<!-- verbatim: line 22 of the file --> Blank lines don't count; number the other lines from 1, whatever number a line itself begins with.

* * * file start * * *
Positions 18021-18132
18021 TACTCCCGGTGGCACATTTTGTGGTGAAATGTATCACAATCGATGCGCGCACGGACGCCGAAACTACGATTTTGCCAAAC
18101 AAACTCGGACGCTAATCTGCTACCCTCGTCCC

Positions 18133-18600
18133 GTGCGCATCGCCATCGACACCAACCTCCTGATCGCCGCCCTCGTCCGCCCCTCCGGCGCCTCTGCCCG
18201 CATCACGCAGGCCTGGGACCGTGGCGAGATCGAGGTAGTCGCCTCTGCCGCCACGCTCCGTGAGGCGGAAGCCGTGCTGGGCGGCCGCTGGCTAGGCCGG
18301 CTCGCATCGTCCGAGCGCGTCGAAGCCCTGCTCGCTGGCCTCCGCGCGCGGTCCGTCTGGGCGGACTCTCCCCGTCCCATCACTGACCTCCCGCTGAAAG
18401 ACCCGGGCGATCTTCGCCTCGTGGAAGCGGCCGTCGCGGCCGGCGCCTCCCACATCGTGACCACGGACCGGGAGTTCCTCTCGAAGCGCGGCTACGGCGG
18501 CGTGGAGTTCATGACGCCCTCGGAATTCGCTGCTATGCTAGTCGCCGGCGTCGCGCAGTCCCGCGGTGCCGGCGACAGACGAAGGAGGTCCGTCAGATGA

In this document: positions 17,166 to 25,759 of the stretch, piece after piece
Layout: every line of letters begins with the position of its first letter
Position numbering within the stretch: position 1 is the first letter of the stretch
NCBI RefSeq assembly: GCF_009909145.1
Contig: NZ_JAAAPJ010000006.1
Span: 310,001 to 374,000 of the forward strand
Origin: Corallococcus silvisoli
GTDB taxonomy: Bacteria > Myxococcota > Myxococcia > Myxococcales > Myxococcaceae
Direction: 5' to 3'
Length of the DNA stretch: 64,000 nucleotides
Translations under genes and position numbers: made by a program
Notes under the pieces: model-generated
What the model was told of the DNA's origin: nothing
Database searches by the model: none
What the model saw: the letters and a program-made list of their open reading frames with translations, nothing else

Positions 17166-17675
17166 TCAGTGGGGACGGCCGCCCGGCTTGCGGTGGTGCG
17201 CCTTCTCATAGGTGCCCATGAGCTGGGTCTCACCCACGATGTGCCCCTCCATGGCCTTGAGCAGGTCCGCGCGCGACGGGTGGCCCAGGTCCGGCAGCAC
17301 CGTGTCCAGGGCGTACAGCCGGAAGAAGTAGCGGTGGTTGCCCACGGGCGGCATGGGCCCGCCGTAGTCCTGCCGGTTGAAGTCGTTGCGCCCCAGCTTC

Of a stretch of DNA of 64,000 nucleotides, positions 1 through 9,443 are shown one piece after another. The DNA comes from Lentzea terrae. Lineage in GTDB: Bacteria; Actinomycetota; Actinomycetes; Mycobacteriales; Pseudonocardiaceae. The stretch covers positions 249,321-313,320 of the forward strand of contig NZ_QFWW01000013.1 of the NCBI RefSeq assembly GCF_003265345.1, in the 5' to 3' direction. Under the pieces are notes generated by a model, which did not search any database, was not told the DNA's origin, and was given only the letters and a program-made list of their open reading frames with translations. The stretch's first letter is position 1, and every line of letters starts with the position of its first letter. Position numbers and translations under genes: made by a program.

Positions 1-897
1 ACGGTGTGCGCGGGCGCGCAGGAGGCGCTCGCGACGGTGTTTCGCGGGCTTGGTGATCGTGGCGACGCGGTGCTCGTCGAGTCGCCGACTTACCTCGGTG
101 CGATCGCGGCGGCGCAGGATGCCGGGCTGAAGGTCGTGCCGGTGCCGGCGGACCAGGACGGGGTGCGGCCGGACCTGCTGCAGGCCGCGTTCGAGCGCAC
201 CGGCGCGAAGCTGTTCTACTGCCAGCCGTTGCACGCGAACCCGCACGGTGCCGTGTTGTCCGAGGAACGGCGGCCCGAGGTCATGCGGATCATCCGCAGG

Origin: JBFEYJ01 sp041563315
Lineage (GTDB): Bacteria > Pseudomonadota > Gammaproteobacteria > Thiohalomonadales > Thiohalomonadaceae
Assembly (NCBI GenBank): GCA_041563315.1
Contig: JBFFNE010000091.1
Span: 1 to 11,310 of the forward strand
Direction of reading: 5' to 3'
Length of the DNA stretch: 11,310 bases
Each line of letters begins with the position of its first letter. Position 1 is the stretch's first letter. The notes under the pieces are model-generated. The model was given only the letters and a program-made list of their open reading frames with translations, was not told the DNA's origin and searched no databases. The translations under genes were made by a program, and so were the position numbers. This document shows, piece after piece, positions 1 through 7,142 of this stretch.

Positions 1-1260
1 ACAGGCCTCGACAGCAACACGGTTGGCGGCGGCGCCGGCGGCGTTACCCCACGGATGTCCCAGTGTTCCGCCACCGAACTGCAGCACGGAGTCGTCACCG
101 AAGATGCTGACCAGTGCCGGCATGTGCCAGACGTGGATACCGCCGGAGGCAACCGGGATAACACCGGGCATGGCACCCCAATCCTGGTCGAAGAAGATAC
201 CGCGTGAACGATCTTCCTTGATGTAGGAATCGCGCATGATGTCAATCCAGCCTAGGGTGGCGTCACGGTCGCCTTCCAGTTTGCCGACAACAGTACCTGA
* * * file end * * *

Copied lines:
What the model was told of the DNA's origin: nothing